Susan Shoe Industries Limited

Susan Shoe Industries founder Tony Ronza keeps shoes on his desk for inspiration (1972)Location: 1948-1955, Burlington, Ontario; 1955-1969; Brampton Street; 1969-1995, Barton Street East at Nash Road, Hamilton, Ontario

Susan Shoe Industries Limited (S.S.I.) was established in 1948 in Burlington, Ontario, by brothers-in-law Walter Sedlebauer and Anthony Ronza, to manufacture mid-priced women's shoes. In the mid-1950s, the company began to make men's and children's shoes, as well as winter boots, and in 1955 moved from its Burlington location to a larger plant on Brampton Street in Hamilton, Ontario. In 1969, it expanded again, this time to Barton Street East and Nash Road in Hamilton. The Brampton Street plant was originally shut down, but later revived as a secondary facility.

The famous Cougar logo of Susan Shoe IndustriesSales at S.S.I. had always been admirable, but it wasn't until the company introduced the "Cougar" line of casual and athletic footwear in 1970 that Susan Shoe Industries became an internationally-known manufacturer. In fact, when Coug the Cougar (the line's boot-wearing feline mascot) was let loose upon the world in 1975, sales shot up almost 350%, from $4.8 million in 1976 to $16.6 million in 1977. Although S.S.I. continued to manufacture dressy shoes, the "Susan Shoe" became synonymous with "Cougar". The decision to introduce the line came at the right time; inexpensive imports had already forced the closure of many Canadian shoemakers. To combat the failure of so many shoe manufacturers, the federal government put in place quotas on shoe imports in 1977, which no doubt also contributed to S.S.I.'s success.

In 1978, S.S.I. branched out into the automotive-parts market. The company had, for a few years, been manufacturing its own soles in its Permalite Industries division. The automotive market had been steadily moving from metal to plastic in the production of certain car parts, and S.S.I. began to manufacture car bumper covers.

By 1980, Susan Shoe Industries employed 975 people in its two Hamilton plants (1,100 in its various facilities across Ontario), and posted sales of $40 million. The next year, it opened a boot factory in Oakville, Ontario. Despite the success, S.S.I. was always concerned about the presence of import shoes from Europe, South America, and the Far East. When the federal government decided to replace its quota on leather and vinyl footwear with one on non-leather imports only, representatives of the company and other shoe manufacturers lobbied Ottawa to have the leather quota reinstated. In July, 1982, the federal government reinstated the quota, which was to last until November, 1984.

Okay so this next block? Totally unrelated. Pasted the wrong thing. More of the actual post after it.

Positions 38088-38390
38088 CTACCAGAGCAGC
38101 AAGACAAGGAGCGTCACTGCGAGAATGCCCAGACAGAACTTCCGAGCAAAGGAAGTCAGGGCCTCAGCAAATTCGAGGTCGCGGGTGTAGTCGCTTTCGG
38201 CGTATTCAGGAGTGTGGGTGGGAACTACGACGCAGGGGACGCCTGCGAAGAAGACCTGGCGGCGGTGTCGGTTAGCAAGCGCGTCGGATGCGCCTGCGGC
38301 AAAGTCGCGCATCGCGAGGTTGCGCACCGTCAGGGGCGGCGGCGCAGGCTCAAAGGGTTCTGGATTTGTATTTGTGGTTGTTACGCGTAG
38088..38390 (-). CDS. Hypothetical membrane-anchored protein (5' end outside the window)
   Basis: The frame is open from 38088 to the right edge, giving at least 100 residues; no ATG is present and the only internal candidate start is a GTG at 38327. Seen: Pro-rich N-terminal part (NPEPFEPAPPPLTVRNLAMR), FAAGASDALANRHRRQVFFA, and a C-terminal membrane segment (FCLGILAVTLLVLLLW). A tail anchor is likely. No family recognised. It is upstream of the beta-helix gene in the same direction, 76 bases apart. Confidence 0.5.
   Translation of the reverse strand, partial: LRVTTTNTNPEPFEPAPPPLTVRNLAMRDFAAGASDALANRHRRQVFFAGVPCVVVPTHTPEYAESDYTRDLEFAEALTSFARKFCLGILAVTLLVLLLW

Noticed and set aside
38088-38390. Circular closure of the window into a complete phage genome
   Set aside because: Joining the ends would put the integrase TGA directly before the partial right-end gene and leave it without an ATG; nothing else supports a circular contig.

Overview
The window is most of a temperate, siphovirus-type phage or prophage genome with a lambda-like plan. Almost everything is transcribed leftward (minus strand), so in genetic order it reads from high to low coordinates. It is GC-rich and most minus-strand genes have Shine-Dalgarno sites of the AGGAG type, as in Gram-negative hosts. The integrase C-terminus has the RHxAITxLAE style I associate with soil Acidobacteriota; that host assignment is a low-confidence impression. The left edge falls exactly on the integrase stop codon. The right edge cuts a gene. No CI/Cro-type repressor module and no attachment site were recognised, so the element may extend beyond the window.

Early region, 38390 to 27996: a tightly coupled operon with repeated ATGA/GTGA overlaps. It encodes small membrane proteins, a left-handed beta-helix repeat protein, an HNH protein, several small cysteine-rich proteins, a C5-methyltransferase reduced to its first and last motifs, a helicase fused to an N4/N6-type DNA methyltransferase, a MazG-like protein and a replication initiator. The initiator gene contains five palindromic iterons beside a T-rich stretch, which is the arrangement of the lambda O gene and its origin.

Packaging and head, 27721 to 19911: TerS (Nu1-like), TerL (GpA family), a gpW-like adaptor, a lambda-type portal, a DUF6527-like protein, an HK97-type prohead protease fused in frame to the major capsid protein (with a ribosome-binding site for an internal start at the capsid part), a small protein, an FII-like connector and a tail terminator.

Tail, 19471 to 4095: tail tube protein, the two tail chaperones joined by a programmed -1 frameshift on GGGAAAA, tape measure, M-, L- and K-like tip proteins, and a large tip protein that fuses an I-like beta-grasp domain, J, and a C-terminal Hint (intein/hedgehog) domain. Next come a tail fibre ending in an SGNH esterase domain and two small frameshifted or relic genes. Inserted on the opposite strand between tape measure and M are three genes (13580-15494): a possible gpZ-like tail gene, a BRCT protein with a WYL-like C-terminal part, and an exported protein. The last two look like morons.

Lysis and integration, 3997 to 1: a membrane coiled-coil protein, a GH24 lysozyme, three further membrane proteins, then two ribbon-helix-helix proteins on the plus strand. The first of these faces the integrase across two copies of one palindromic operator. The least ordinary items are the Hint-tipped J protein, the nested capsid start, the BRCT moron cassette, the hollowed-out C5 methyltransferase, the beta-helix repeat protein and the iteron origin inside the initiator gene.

Some of the auto parts manufactured by Susan Shoe Industries until 1991In July, 1983, the federal government gave S.S.I. a $1.2 million interest-free loan to expand its facilities in Hamilton and Oakville. The company planned to increase its share of the auto-parts market, and 350 new jobs were created for this purpose. The leather-shoe quota would expire the following year, and management wanted to ensure that the company would not fail if the shoe market was flooded with cheap imports. By January, 1984, S.S.I. was supplying about 70% of all bumper guards for North-American-made cars, and announced that it was going to build a new 55,000 square-foot plant in Oakville dedicated to the manufacture of auto parts. The car parts division had sales of $15 million that year. By 1987, the Permalite Automotive Group (a subsidiary of S.S.I.) had outgrown even that facility, so S.S.I. built an even larger one on Arvin Avenue in Stoney Creek, Ontario.

On December 21, 1987, two hundred workers represented by United Food and Commercial Workers Local 175 were locked out at the Barton Street East plant. On January 16, 1988, they were back at work, having accepted a new contract with new rules regarding piece-work rates and wages.

Coug the mascot was retired in October, 1990. The company decided that it needed to update the image of its boots and athletic footwear, because young people thought of the brand as being "old-fashioned". The new advertising strategy included black shoeboxes with purple tissue, and a simple white rendering of the word "Cougar" on the side.

In July, 1991, S.S.I. got out of the automotive parts business, selling its Permalite Automotive Group division. Car manufacturers had been using third-party agent suppliers for a number of years, which meant that S.S.I. and other parts-manufacturers would have less control over the product if they had to sell it through a middleman.

In December, 1994, Susan Shoe Industries Limited declared bankruptcy, putting 320 employees out of work. The company was unable to pay the $25 million owed to creditors with only $15 million in assets. The next year, the assets were sold in pieces. However, founder Walter Sedlebauer's sons, Ron and Steven, plan to keep the Cougar brand name and use it in the future.




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